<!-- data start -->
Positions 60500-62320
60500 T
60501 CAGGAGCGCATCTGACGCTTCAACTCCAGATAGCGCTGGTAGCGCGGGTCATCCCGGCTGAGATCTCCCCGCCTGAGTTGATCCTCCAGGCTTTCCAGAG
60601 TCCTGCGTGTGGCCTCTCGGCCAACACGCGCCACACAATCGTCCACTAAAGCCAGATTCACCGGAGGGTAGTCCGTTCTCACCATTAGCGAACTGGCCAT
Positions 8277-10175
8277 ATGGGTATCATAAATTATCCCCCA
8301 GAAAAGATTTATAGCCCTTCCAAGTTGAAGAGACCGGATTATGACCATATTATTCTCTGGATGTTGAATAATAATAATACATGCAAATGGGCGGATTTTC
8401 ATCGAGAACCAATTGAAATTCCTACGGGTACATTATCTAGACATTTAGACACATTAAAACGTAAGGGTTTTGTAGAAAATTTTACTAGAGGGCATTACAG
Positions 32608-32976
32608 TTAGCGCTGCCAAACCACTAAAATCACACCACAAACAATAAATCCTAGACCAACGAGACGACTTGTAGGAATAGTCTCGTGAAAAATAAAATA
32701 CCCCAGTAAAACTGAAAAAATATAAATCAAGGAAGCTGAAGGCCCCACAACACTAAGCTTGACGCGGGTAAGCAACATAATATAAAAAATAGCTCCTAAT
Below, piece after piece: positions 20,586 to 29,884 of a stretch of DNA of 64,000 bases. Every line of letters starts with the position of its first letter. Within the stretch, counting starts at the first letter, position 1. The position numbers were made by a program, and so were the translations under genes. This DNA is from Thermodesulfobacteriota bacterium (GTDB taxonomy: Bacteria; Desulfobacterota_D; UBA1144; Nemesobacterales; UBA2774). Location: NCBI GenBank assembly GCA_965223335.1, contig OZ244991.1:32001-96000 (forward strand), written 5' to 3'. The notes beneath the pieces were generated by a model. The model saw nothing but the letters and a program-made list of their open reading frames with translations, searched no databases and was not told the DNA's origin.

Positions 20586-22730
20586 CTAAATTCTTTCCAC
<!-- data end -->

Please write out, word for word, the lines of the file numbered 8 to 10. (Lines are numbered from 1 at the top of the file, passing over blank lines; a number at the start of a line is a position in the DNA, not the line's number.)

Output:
8401 ATCGAGAACCAATTGAAATTCCTACGGGTACATTATCTAGACATTTAGACACATTAAAACGTAAGGGTTTTGTAGAAAATTTTACTAGAGGGCATTACAG
Positions 32608-32976
32608 TTAGCGCTGCCAAACCACTAAAATCACACCACAAACAATAAATCCTAGACCAACGAGACGACTTGTAGGAATAGTCTCGTGAAAAATAAAATA